Attorney Sentenced for Stealing Upper Saucon Man's Identity
Robert Wilkey receives 36 months' probation for betraying his former client's trust
Chester County attorney Robert Wilkey's voice shook and he at times began to cry as he told a Lehigh County judge of his remorse for stealing the identity of a former client at a sentencing hearing this morning.
Wilkey attributed his decision to use Upper Saucon Township resident Marco Orellana's credit card information to a gambling addiction, for which he said he has since sought treatment.
"My life at the time had become involved in one thing; namely, gambling," Wilkey told Judge William H. Platt during the hearing. "To my detriment, it became my life, my obsession and my pride."
When his gambling losses began to mount, instead of confessing his behavior to his wife he instead decided to use Orellana's personal credit card information, he explained.
In February 2009, Orellana contacted police to tell them he believed he had become a victim of identity theft.
According to the Lehigh County District Attorney's office, Orellana became suspicious when he was notified that applications had been completed for a credit card in his name.
Police eventually traced the applications to Wilkey using Internet provider addresses and analysis of one of Wilkey's computers, which he used while employed at a Conshohocken law firm.
After Wilkey learned of the police investigation, he contacted Orellana and attempted to make amends with him; a move Wilkey's attorney, Kimberly Makoul, admitted cast her client in a less-than-flattering light.
"I know that's troubling to a lot of people," Makoul said of Wilkey's decision to contact and meet with Orellana.
But, she said, Wilkey was not thinking clearly at the time, because "he was still…in the midst of his gambling addiction."
"He was trying to right a wrong in a bad way. He didn't think it through," she added.
Wilkey told Judge Platt that he is aware of how much pain and suffering he has caused not only his victim, but also his wife, friends, family, employers and church.
Since the summer of 2009, when he first admitted wrongdoing, he has attempted to turn his life around by seeking treatment for his gambling addiction, he added.
"I have done everything in my ability and power to remedy the harm done to Mr. Orellana," Wilkey told the court.
Because he has sought professional treatment, has attended Gamblers Anonymous meetings, fully cooperated with the police in their investigation and had no prior criminal record, Makoul asked Judge Platt to sentence Wilkey to probation.
Sentencing him to jail would only jeopardize the recovery he's made so far, she said.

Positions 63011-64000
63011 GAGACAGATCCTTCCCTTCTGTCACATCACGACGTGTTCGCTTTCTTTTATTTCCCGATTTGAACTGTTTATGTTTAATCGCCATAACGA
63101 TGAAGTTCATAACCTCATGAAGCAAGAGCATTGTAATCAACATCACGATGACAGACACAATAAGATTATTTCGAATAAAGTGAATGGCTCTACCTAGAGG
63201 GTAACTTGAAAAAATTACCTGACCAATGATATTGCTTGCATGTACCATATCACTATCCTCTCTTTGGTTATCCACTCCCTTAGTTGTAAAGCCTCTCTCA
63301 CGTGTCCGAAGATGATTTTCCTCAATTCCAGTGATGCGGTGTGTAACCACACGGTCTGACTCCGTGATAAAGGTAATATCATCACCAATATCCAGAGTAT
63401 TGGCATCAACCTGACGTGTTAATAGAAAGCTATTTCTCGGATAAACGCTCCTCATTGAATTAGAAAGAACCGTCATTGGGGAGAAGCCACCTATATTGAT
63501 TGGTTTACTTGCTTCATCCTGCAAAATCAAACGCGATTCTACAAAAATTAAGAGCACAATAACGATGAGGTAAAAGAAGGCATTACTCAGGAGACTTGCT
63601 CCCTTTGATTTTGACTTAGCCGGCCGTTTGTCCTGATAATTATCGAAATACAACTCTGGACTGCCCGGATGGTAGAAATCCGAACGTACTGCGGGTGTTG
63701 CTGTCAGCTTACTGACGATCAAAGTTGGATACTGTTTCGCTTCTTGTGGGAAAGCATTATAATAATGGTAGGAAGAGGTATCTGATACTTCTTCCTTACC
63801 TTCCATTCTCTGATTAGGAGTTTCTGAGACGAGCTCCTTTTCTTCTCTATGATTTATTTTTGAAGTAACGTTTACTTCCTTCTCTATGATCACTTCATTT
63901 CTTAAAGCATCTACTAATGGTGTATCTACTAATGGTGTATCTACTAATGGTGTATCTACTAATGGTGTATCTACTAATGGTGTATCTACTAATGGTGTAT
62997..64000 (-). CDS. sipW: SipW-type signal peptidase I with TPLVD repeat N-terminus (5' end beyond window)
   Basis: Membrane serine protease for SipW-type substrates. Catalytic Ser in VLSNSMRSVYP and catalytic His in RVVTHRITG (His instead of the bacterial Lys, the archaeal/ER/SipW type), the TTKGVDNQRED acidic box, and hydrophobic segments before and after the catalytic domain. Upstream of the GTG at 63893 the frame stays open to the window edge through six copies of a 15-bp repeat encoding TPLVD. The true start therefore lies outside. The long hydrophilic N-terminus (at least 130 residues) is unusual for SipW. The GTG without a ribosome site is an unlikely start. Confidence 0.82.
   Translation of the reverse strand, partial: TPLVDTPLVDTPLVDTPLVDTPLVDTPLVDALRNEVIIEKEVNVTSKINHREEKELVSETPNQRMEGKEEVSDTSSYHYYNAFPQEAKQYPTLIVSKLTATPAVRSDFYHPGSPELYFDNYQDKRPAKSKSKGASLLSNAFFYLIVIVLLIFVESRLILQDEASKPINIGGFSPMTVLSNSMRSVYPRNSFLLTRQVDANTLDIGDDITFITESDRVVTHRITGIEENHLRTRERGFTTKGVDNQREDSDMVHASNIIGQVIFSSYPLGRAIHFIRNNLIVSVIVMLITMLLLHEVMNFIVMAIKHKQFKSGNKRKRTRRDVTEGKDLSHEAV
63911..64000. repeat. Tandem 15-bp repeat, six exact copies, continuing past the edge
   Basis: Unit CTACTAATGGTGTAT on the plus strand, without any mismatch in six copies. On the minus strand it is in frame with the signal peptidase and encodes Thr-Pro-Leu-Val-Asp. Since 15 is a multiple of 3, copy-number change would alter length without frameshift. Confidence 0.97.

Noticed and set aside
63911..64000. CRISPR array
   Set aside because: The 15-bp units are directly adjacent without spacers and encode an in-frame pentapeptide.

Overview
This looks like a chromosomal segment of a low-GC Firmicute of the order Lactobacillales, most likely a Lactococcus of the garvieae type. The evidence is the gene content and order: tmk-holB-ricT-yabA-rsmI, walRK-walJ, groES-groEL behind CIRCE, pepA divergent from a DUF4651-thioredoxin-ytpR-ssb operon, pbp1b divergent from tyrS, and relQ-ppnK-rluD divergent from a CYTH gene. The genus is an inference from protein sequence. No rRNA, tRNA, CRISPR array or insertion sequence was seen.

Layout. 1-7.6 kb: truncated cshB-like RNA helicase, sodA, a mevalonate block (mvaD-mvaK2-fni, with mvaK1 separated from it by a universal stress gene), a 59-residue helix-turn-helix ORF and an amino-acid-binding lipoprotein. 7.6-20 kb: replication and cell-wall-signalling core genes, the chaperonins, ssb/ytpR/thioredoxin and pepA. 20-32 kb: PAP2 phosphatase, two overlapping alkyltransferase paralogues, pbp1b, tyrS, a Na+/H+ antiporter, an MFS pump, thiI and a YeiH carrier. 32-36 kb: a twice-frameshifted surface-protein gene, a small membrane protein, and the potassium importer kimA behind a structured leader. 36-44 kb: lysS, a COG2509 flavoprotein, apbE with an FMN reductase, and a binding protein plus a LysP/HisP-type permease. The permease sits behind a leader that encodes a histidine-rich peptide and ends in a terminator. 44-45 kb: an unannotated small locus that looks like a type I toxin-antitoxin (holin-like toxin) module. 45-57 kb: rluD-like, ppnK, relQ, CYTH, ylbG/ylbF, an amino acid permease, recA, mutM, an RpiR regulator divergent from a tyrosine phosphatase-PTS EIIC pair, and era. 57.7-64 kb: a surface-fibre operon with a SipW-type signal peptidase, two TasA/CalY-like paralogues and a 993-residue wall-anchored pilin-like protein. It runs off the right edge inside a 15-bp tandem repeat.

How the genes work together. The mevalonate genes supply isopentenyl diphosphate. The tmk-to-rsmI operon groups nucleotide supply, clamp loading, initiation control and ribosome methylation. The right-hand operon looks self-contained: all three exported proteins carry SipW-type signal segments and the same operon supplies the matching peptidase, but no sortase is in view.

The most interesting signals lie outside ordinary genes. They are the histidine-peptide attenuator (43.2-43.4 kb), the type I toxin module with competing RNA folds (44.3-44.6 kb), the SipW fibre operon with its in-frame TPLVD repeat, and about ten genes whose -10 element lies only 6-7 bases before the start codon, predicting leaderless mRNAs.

"Mr. Wilkey is rehabilitated and will be in rehab for the rest of his life," Makoul stated. "As long as he is on the road to rehabilitation the community is protected."
Chief Deputy District Attorney V. Paul Bernardino, representing the Commonwealth, argued that Wilkey's betrayal of his client's trust made his crime more egregious.
Protecting clients' personal information "is engrained in everyone that acts in a fiduciary responsibility," Bernardino told the court. "Mr. Wilkey turned around and broke that fiduciary duty…which aggravates his conduct."
Bernardino also criticized Wilkey for contacting the Upper Saucon Township Police Department with a request that they drop their investigation of him early on.
"He was covering his butt," Bernardino told the court.
"I believe that jail time is appropriate in this matter (and) I would ask the court to sentence him appropriately," the district attorney concluded.
Judge Platt, who called the three counts of identity theft to which Wilkey pleaded guilty "extremely serious," sentenced him to 36 months of probation and ordered him to pay $3,750 in fines.
In addition, Wilkey will be required to remain involved in Gamblers Anonymous and will be barred from having any direct or indirect contact with Orellana.
"You made a grave mistake. However, you have made significant progress," Platt told Wilkey. "I believe jail in this case would interfere with that."
Wilkey is currently working as a paralegal at a law firm which has "safeguards in place to make sure that there are no further breeches," Makoul said.
The Coatesville resident has also agreed to a voluntary suspension of his license to practice law pending the outcome of disciplinary proceedings against him.
"He suffers every day," Makoul said of Wilkey.